Bardon Mill Hexham Northumberland NE47 7AN

Gabriella leaves behind the sunny city for a tranquil (and chilly) break steeped in Roman history.

It’s pretty much impossible to stay in England and find yourself any further north, or off the beaten track than at the Twice Brewed Inn.

Perched on the cusp of the Northumberland National Park and in the shadow of Steel Rigg – one of the most dramatic parts of Hadrian’s Wall, the Twice Brewed is ideally located for history enthusiasts and intrepid outdoor-types looking to lose themselves in the rugged local countryside.

The Twice Brewed clearly already has something of a global following, with guests invited to put a pin in a map in the hotel’s reception showing just how far and wide they have visited from. You suspect its popularity will increase with the opening of The Sill Landscape Discovery Centre next door later this year.

The Sill is a multi-million pound project designed to enable children, families and disabled people to understand and explore the landscapes, history, culture and heritage of Northumberland.

The Twice Brewed is already taking steps to capitalise on the influx of new visitors to the area and as we arrive we spot that construction work is underway to extend the hotel to accommodate more guests than can be housed in the current 10 rooms.

Travellers from south of Watford should beware – the kitchen closes at 7pm on a Sunday and Tesco Metros are in short supply in this neck of the woods. With tummies rumbling after a long drive we quickly check in and dump our bags in one of the hotel’s clean and functional bedrooms, before rushing down to the restaurant to sample the menu.

The restaurant uses local produce as far as possible and the hotel’s website gives fair warning that during busy times some menu items may be unavailable. Despite this there is plenty to choose from on both the lunch and evening menus. The bar is well stocked with beers, real ales and wines and is buzzing with guests (and their dogs) filling their bellies and planning tomorrow’s hike or excursion.

For a starter I opt for a Ham Hock Terrine while my dining partner goes for the soup of the day. My terrine – which comes with house pickled vegetables, piccalilli puree and toasted crostini, is a little on the salty side for my taste.

My dining partner’s soup is advertised as White Onion but arrives as hearty Tomato and Pepper. It doesn’t matter – he wolfs it down, saying it tastes like his something his grandmother would make (which I’m assured is a compliment).

Our main courses arrive. I go for the catch of the day – a generous fillet of cod delivered fresh from the quay at Hartlepool. The cod comes with sauté potatoes and garnished with salsa verde, and a caper, tomato and saffron dressing.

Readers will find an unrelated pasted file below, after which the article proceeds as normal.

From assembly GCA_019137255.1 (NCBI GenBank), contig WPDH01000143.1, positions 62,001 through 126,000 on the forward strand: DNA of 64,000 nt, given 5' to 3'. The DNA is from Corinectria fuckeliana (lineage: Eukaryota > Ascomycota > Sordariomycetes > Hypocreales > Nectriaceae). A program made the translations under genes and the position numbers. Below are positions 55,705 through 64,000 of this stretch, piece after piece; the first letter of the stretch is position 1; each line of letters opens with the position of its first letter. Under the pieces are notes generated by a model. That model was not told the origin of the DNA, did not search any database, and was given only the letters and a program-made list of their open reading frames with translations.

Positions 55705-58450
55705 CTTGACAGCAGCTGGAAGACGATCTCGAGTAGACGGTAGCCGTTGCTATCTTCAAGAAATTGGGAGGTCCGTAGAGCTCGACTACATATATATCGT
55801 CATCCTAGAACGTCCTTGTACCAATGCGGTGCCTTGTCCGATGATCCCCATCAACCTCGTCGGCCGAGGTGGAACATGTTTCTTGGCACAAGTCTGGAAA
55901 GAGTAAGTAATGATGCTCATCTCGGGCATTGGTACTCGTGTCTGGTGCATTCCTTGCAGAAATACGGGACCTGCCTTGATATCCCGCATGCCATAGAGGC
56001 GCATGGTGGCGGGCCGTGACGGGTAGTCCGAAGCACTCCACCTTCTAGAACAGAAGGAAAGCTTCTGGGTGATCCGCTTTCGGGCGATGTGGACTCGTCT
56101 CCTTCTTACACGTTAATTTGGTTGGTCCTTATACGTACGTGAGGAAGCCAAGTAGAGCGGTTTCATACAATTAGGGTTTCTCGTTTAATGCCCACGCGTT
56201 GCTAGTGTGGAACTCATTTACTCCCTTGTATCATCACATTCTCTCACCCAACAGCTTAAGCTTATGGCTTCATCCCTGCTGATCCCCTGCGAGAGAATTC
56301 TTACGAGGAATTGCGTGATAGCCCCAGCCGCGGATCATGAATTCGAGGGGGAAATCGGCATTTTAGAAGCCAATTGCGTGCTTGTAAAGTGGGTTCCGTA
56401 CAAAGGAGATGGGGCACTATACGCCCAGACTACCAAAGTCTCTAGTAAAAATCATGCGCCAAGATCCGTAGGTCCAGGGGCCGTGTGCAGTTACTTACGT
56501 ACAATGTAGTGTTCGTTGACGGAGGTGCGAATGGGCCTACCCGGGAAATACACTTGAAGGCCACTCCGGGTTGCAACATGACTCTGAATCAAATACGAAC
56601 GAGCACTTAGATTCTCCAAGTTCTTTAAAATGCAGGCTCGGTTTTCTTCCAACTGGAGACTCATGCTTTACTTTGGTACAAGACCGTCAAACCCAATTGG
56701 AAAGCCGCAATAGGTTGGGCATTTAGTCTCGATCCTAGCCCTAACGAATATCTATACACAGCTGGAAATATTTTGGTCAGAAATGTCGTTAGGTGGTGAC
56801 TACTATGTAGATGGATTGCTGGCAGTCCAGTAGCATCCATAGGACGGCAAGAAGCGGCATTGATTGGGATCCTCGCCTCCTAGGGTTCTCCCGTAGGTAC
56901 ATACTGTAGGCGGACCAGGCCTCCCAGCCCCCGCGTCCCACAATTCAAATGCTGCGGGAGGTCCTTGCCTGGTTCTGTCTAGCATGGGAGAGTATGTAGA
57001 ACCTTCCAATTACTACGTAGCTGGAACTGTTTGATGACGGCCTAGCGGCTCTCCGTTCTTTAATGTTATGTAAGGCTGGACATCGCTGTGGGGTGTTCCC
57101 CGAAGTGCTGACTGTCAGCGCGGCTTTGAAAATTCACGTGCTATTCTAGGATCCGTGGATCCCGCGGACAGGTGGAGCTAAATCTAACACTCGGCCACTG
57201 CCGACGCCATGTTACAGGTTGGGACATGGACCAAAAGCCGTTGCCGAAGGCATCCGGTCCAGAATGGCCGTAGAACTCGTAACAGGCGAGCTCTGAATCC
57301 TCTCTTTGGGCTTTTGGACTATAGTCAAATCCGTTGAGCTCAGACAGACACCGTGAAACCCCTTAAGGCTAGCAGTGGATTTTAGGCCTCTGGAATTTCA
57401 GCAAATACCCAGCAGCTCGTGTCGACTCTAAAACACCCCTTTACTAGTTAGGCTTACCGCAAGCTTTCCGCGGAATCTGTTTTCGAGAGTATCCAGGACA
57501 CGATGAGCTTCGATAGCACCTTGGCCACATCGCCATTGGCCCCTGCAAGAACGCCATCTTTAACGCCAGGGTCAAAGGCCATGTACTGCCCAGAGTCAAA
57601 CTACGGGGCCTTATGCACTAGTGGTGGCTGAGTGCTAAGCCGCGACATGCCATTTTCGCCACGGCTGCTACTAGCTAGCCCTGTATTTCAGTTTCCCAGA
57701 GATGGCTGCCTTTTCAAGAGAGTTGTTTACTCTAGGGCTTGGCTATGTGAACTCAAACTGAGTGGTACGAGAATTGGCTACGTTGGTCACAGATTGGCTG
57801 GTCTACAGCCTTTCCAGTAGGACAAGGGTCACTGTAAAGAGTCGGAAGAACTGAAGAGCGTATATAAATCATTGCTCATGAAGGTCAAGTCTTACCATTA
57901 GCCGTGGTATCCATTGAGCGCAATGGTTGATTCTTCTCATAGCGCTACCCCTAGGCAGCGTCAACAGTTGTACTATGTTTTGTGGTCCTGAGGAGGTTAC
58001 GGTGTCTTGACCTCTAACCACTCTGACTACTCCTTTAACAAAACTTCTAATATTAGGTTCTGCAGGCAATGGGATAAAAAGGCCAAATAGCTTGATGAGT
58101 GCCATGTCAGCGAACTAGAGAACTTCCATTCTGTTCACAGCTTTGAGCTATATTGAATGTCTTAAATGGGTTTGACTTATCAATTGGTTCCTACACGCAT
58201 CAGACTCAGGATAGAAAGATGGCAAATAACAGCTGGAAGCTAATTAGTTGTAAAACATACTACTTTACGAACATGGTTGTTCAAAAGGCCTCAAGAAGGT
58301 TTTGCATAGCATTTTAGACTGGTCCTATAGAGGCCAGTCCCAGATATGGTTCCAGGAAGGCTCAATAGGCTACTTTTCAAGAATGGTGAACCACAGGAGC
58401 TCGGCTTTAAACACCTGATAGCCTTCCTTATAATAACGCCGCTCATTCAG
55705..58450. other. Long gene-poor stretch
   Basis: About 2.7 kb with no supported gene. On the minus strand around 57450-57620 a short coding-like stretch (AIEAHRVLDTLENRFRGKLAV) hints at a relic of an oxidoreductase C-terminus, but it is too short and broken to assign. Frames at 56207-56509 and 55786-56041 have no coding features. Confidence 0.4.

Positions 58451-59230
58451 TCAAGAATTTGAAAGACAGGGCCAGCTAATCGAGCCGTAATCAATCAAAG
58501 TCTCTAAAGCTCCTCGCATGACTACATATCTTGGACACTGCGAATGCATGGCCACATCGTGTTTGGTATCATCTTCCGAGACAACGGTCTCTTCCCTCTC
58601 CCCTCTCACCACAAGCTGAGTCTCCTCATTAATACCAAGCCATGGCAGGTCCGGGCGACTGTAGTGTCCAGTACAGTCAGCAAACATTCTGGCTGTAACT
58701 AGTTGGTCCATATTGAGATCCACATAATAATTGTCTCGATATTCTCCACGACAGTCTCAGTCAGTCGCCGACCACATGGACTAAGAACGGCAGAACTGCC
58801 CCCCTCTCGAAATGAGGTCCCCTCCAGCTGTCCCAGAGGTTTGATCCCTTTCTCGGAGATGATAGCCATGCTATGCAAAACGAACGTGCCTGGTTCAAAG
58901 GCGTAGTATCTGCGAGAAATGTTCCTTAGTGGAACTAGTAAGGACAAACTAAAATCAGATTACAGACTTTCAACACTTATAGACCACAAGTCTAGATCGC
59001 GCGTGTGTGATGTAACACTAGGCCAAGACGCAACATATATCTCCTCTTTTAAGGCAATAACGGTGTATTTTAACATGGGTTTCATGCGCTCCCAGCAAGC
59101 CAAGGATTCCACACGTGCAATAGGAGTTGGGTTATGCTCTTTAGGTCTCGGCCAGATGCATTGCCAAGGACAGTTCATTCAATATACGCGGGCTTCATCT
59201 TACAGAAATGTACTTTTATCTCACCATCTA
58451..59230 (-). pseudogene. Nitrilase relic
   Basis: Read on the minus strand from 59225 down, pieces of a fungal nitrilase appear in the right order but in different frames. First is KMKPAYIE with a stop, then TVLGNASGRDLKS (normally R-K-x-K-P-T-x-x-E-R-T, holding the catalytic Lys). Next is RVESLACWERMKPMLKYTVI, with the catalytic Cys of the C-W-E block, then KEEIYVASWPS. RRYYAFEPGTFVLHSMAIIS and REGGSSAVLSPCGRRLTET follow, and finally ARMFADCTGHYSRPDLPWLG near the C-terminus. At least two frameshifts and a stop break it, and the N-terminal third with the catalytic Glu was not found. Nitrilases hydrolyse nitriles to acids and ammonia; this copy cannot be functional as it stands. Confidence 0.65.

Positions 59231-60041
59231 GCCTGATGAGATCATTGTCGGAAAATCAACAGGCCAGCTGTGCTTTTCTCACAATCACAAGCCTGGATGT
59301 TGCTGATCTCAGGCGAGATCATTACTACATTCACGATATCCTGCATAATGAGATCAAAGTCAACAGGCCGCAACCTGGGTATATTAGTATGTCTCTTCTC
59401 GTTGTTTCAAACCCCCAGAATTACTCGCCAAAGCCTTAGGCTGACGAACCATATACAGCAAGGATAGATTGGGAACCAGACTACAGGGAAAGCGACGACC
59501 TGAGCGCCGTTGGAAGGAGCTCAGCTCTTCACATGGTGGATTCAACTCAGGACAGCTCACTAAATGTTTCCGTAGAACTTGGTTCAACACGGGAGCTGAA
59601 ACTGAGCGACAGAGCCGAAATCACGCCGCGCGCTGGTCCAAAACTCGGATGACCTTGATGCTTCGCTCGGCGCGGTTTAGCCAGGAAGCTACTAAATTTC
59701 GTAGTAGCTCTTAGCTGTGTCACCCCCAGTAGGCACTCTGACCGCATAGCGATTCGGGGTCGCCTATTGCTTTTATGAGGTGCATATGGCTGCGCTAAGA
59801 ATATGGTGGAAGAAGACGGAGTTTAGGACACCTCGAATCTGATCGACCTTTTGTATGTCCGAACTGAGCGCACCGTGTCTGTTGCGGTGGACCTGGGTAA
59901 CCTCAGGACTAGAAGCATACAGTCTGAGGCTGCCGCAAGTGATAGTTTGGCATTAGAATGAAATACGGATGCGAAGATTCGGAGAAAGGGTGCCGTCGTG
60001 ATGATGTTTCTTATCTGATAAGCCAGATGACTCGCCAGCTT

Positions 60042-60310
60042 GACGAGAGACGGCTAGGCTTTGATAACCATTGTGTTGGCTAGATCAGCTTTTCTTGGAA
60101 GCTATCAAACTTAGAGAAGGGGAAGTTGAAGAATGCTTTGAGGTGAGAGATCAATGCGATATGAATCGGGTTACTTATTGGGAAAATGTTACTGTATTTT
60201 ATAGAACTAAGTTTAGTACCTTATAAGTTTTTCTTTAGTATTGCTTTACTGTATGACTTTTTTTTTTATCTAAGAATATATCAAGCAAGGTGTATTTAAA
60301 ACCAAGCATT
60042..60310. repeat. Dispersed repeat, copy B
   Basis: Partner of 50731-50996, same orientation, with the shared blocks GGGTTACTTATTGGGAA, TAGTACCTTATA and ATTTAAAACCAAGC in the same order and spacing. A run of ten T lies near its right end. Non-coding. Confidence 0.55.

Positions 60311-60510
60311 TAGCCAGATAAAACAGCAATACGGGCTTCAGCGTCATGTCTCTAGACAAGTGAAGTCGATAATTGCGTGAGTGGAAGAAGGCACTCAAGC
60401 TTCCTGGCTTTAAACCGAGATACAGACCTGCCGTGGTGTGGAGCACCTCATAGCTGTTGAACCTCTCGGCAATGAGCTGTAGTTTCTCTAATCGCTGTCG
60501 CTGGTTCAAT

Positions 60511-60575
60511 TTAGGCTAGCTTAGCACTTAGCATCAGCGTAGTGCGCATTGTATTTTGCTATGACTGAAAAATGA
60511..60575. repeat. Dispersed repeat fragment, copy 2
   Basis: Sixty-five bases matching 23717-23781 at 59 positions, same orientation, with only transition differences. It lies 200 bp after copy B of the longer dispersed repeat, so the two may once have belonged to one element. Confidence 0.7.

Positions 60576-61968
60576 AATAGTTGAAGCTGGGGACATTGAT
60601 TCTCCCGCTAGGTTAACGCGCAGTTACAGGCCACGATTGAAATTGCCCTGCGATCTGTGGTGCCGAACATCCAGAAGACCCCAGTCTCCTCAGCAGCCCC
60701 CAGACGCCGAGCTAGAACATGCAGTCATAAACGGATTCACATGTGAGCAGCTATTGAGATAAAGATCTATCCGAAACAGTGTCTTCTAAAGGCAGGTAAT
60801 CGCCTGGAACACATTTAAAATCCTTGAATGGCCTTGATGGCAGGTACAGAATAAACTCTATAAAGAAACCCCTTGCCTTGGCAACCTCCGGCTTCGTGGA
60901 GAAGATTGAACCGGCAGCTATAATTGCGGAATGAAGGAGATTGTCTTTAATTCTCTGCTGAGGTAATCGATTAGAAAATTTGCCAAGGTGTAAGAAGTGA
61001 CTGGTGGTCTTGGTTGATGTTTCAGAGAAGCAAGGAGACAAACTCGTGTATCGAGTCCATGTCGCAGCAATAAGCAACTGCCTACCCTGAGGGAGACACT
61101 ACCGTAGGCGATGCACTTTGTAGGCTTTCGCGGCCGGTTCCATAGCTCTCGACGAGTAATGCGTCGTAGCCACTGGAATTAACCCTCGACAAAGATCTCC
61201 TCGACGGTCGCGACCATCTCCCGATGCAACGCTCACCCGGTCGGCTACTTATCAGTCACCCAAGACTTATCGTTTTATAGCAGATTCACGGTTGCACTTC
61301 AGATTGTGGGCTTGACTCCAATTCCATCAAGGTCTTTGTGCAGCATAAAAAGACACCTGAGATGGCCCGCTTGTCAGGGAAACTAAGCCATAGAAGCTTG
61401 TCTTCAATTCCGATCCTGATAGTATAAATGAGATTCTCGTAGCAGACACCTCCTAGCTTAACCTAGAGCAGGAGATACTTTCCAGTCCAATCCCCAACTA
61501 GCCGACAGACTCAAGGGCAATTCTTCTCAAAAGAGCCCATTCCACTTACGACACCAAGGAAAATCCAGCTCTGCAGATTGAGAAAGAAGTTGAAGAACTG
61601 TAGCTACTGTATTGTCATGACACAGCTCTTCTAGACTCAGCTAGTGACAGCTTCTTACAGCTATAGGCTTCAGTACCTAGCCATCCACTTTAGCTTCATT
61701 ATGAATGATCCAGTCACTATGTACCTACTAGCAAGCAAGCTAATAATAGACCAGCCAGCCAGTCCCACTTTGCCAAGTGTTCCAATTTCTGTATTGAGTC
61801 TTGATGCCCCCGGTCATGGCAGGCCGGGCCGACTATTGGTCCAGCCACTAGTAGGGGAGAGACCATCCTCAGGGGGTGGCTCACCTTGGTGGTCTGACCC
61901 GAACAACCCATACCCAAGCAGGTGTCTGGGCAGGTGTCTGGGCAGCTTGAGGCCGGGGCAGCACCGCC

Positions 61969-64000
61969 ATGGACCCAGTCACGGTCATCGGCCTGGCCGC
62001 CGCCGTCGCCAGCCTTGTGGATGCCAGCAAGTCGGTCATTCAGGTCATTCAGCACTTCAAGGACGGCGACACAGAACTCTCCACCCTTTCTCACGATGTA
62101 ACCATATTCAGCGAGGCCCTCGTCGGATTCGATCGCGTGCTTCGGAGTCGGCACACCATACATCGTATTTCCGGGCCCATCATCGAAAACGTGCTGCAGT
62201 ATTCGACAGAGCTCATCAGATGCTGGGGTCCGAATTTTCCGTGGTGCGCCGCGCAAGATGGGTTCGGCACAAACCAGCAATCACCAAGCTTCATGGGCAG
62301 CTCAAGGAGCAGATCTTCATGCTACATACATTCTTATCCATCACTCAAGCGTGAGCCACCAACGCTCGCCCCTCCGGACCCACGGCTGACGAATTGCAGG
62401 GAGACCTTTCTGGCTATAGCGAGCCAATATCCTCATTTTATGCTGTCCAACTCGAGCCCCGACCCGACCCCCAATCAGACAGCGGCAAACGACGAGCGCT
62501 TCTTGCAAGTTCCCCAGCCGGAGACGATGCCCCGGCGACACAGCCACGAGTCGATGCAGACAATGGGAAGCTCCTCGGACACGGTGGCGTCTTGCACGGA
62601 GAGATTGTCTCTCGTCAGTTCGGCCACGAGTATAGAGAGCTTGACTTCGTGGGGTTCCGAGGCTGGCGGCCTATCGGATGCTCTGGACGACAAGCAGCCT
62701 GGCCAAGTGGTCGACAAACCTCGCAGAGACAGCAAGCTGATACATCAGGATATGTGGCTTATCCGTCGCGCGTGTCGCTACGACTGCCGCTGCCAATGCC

My dining partner’s original order of lamb is off the menu – which feels slightly ironic as there are fields of sheep on all sides. He does however enjoys his second choice – succulent chicken wrapped in bacon comes generously stuffed with black pudding and smothered with a mustard sauce.

Neither main course is what you’d expect to find in this kind of setting and would be more at home in a gastro pub in the heart of a big city. It’s all a matter of taste and while some may yean for simpler pub fare that would be more in-keeping with the surroundings, others will be thrilled that the Twice Brewed has opted for a menu that is a little more ambitious.

We polish off our meals with an indulgent sticky toffee pudding and a chocolate torte before an early night to sleep off a long trek and a filling dinner.

In the morning we wake to complete tranquillity. City-types will be either delighted or horrified to find that mobile phone signal is in short supply and the hotel wifi is intermittent at best – “it struggles to get up the hill sometimes” the friendly receptionist tells us.

There are plenty of options on the breakfast menu – which needs to be ordered the night before. We go with the generous Northumberland Full English which sets us up beautifully for a day bracing ourselves against the local elements while picking our way around thousand-year-old Roman forts.

The Twice Brewed Inn feels like a place in transition – trying to retain its remote charm and warm hospitality while preparing itself for the future.

The food is good – and certainly good value for money at around £30 a head for three courses and a bottle of red. If you aren’t a massive enthusiast for hiking or Roman ruins,

The Twice Brewed may suit you better as a stop-over point on the way to or from Scotland rather than a destination in itself but it’s certainly a welcoming and peaceful spot to spend an evening surrounded by history and in the middle of nowhere.